We would like to thank Irina Waibel from BoardEx for assistance with the data on corporate boards. Martin Lodge and Will Jennings would like to thank Yuval Millo for his intellectual contribution to initial work that was the inspiration for this article.
Politics in the Boardroom: Corporate Pay, Networks and Recruitment of Former Parliamentarians, Ministers and Civil Servants in Britain
Article first published online: 13 NOV 2012
© 2012 The Authors. Political Studies © 2012 Political Studies Association
Volume 61, Issue 4, pages 850–873, December 2013
How to Cite
González-Bailon, S., Jennings, W. and Lodge, M. (2013), Politics in the Boardroom: Corporate Pay, Networks and Recruitment of Former Parliamentarians, Ministers and Civil Servants in Britain. Political Studies, 61: 850–873. doi: 10.1111/j.1467-9248.2012.00994.x
- Issue published online: 5 NOV 2013
- Article first published online: 13 NOV 2012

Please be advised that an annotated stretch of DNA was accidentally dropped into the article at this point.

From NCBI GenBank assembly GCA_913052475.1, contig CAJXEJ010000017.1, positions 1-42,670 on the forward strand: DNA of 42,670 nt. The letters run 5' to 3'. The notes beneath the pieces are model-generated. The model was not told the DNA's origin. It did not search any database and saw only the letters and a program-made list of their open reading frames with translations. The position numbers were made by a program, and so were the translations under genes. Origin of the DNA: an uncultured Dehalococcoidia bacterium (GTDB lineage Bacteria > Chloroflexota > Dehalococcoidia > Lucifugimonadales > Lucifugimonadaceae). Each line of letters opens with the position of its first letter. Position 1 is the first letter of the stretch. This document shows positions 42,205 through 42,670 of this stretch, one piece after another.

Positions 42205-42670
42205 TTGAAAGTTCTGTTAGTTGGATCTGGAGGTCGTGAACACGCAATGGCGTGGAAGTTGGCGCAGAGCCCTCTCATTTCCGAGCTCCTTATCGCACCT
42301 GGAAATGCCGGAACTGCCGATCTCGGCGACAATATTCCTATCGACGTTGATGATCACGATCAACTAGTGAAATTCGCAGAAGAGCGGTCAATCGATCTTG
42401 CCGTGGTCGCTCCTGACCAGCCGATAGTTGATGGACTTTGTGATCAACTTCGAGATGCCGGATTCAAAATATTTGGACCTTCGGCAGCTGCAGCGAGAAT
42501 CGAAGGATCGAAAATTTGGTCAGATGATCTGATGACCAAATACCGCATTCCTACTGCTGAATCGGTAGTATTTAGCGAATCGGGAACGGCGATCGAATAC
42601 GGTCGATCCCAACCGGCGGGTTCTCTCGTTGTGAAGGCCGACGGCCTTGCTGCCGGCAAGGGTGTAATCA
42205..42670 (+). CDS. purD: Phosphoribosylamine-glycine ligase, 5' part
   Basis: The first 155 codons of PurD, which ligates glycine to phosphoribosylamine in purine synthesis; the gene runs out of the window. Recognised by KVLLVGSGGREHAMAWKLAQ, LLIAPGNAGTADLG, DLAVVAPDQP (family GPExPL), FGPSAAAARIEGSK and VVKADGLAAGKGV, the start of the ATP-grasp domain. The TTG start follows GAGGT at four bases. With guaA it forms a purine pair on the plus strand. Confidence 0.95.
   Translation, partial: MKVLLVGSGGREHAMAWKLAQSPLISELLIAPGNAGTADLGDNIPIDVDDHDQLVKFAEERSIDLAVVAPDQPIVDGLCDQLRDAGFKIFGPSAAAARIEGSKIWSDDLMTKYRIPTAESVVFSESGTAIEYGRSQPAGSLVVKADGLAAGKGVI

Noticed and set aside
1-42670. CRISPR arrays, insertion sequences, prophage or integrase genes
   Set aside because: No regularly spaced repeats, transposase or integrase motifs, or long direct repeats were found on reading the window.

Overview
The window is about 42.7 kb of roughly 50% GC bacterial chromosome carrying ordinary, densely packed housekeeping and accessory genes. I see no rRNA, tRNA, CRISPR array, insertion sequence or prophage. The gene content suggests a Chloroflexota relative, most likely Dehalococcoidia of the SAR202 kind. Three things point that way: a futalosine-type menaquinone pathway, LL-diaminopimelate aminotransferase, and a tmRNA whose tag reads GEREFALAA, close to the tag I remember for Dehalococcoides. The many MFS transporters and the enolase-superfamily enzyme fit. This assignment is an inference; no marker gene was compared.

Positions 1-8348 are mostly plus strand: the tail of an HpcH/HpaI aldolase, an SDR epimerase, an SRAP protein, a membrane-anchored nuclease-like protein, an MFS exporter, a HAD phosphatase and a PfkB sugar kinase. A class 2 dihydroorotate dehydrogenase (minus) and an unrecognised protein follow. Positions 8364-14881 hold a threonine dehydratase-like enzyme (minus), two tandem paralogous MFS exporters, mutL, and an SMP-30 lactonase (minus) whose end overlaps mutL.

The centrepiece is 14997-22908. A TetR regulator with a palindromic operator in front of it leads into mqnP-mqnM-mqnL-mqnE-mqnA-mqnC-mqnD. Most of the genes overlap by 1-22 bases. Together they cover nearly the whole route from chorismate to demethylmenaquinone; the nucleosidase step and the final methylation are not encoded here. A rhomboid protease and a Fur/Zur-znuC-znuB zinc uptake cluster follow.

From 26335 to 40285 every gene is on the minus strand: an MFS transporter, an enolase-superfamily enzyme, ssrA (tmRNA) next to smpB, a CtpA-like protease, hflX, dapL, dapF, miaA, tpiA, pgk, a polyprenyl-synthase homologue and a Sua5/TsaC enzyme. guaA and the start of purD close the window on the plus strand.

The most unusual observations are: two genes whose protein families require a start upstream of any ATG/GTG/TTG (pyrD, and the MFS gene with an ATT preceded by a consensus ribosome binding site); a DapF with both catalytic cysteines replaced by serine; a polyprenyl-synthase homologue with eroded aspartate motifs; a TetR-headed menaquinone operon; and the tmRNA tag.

- Manuscript Accepted: 17 FEB 2012
- post-career rewards;
- high public officials;
- interlocking directorships;
- network analysis
This article explores an important aspect of post-career earnings in public life in Britain: membership of corporate boards by former parliamentarians, ministers and civil servants. It attempts to determine whether this group represents a distinct group within the wider network of interlocking corporate directorships in the UK. Further, it investigates the characteristics of those individuals who obtain appointments as non-executive directors to the boards of FTSE-listed companies after service in parliament and/or government. The analysis uses data on board membership and pay in Britain for more than 700 companies listed on the London Stock Exchange and over 7,500 directors and 1,000 former parliamentarians, government ministers and civil servants. The findings suggest that although this group is represented in the wider corporate network, these individuals are not more central than other directors and do not receive significantly different compensations once industry sector, experience and board role are controlled for. This article offers a novel insight into the interconnectedness of the public sphere and the corporate world.